Monday, March 26, 2012

Life - Do med students have one? Work-life balance across generations

I gave a journal club last week discussing some general ideas about generational differences between the three main groups trying to work together in medical education: Boomers, Gen X, and Gen Y (or whatever it is your preferred term for this generation is).  As I was looking into the topic to prepare for this talk, one of the themes that kept popping up was the work-life balance theme.  In general, the common wisdom is that the Boomers value hard work, and are willing to sacrifice family life for career advancement.  Gen X and Gen Y tend to have less of a focus on work as a source of primary identity, and see much more value in maintaining balance between career and home.  The purpose of this blog post is not to decide whether this is indeed true or not.

What I'd like to spend a moment discussing is how this generational difference is creating conflict in the halls of medical schools.  Medical students are primarily Gen Y (although there are some Gen X in the mix).  Faculty who now populate Dean's office level positions are primarily Boomers, and course/clerkship directors are now Boomers with some Gen X filling the junior ranks.  So, what happens is that the Boomers remember their medical school life which was ruled by the Greatest Generation (even more value on work due to their experiences in the Great Depression).  The biggest place I've seen this conflict play out is in requests for time off or for changing a date to take a test.  The Boomers were given very little room to change their schedule.  I've talked to many of them, and the stories were essentially that if you wanted to take a day off during the clinical years for anything other than being near-death, there would be severe consequences (like repeating the entire clerkship).  Things were a little better for me, but not a lot.  I remember having friends in medical school who had a lot of trouble getting time off to attend weddings or family reunions.  There was minor grumbling, but we all decided it was a transient time, and this was preparing us somehow for the trials of residency.  And we kept telling ourselves that things would eventually get better.  We also had the usual weeks of vacation around the Holidays and Spring Break for some time off.  Everyone also had some lighter rotations, and the fourth-year comes with a much more flexible schedule.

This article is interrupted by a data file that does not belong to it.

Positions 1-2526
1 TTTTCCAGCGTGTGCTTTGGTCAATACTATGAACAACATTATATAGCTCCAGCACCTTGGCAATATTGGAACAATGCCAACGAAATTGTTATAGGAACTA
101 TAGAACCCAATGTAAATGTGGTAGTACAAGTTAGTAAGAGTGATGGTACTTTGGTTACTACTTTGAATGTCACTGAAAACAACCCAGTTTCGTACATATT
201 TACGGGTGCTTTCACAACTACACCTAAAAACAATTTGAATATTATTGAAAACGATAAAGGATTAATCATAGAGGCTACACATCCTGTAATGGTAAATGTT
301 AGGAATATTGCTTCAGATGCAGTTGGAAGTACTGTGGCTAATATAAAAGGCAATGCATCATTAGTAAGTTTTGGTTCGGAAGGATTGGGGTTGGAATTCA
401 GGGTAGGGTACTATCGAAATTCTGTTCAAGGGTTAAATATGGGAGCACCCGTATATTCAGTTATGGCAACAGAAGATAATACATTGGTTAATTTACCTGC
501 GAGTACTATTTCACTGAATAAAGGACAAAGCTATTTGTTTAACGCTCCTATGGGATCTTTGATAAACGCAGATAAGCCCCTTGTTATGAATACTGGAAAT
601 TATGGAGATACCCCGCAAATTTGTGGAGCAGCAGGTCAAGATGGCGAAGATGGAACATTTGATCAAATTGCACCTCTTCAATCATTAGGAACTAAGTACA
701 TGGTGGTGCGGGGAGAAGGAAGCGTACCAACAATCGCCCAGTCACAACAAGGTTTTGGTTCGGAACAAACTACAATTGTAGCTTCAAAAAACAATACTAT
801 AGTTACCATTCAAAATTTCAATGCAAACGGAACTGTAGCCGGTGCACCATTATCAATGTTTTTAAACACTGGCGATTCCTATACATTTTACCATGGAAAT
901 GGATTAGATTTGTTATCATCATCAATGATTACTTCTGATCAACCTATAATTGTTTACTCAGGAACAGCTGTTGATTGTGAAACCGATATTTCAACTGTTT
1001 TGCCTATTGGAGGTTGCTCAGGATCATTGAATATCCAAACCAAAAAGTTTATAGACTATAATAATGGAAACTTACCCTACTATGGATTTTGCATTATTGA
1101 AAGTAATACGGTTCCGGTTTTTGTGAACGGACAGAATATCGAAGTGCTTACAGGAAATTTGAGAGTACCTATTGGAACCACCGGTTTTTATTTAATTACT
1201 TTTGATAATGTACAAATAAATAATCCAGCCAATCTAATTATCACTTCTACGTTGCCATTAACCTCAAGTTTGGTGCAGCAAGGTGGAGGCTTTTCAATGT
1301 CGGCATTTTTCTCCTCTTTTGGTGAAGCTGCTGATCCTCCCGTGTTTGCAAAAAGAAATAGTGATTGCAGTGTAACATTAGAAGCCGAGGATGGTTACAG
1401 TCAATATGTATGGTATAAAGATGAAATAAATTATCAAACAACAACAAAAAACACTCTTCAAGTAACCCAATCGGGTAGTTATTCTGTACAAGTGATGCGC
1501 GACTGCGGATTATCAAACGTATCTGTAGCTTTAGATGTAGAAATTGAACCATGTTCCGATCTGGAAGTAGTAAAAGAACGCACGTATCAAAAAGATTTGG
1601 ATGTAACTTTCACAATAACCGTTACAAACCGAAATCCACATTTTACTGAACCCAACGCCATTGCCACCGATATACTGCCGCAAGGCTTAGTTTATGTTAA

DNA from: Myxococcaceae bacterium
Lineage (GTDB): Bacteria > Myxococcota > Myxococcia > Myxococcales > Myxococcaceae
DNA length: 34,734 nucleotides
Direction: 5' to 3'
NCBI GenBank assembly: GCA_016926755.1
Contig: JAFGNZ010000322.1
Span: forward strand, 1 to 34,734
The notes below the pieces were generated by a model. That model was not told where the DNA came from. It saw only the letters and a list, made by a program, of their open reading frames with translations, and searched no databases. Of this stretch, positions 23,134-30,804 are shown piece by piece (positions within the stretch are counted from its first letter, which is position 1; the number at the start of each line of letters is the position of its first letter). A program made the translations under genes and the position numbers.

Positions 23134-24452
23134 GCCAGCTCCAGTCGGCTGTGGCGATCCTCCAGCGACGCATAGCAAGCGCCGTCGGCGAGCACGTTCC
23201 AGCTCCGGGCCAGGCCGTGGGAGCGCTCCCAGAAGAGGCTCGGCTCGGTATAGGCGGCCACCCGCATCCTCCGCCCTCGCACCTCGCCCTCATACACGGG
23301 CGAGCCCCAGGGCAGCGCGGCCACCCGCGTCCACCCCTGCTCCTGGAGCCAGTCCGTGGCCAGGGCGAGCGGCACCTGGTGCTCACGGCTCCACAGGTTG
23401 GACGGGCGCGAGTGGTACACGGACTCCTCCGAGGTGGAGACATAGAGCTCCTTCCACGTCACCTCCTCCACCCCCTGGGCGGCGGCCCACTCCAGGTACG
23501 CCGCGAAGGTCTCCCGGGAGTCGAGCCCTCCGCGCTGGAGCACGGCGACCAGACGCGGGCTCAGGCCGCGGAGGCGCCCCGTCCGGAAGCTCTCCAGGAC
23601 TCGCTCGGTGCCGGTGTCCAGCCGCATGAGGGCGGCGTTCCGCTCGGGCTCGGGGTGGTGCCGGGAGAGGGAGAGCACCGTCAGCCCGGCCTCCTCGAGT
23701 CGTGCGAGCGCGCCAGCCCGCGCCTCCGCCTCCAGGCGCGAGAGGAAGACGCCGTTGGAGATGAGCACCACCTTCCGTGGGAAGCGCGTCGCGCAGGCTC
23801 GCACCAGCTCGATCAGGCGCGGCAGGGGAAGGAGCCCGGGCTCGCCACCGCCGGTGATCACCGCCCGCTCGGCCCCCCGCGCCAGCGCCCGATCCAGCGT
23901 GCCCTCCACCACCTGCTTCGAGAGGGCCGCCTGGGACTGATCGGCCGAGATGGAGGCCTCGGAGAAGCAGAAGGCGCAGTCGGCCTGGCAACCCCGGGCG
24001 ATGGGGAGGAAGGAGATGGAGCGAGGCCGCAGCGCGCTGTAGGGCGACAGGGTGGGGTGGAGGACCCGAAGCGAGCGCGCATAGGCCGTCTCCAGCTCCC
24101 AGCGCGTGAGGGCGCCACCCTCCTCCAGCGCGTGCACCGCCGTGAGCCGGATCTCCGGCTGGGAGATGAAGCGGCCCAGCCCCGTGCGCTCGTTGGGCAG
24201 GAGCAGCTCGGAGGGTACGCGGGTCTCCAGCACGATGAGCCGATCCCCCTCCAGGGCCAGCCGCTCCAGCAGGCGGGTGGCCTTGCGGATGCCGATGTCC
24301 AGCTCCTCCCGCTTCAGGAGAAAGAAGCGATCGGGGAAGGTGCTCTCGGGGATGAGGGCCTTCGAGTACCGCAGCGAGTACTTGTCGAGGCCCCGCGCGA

Then along comes Gen Y.  They are much more vocal about their need for time off, and much more vocal about providing feedback on things that they are not in agreement with.  And they are now complaining primarily to the Boomers, who primarily don't want to hear about it.  I'm not so sure.  Maybe it's my Gen X roots showing or maybe I'm still close enough to being a student that I remember the bind it puts you in if your schedule is completely inflexible.  So, I'm wondering if maybe school policies for personal days off should be revisited.  I'm thinking most of the policies were set in place for a very different world, and haven't been changed much for 20-30 years.  With the advent of technology, it is possible to make up some assignments which may not have been possible to make up in the past.  There's also a different cultural norm emerging (or maybe I just think this should happen), and missing a wedding because you are assigned to spend a day in clinic is not an acceptable trade-off.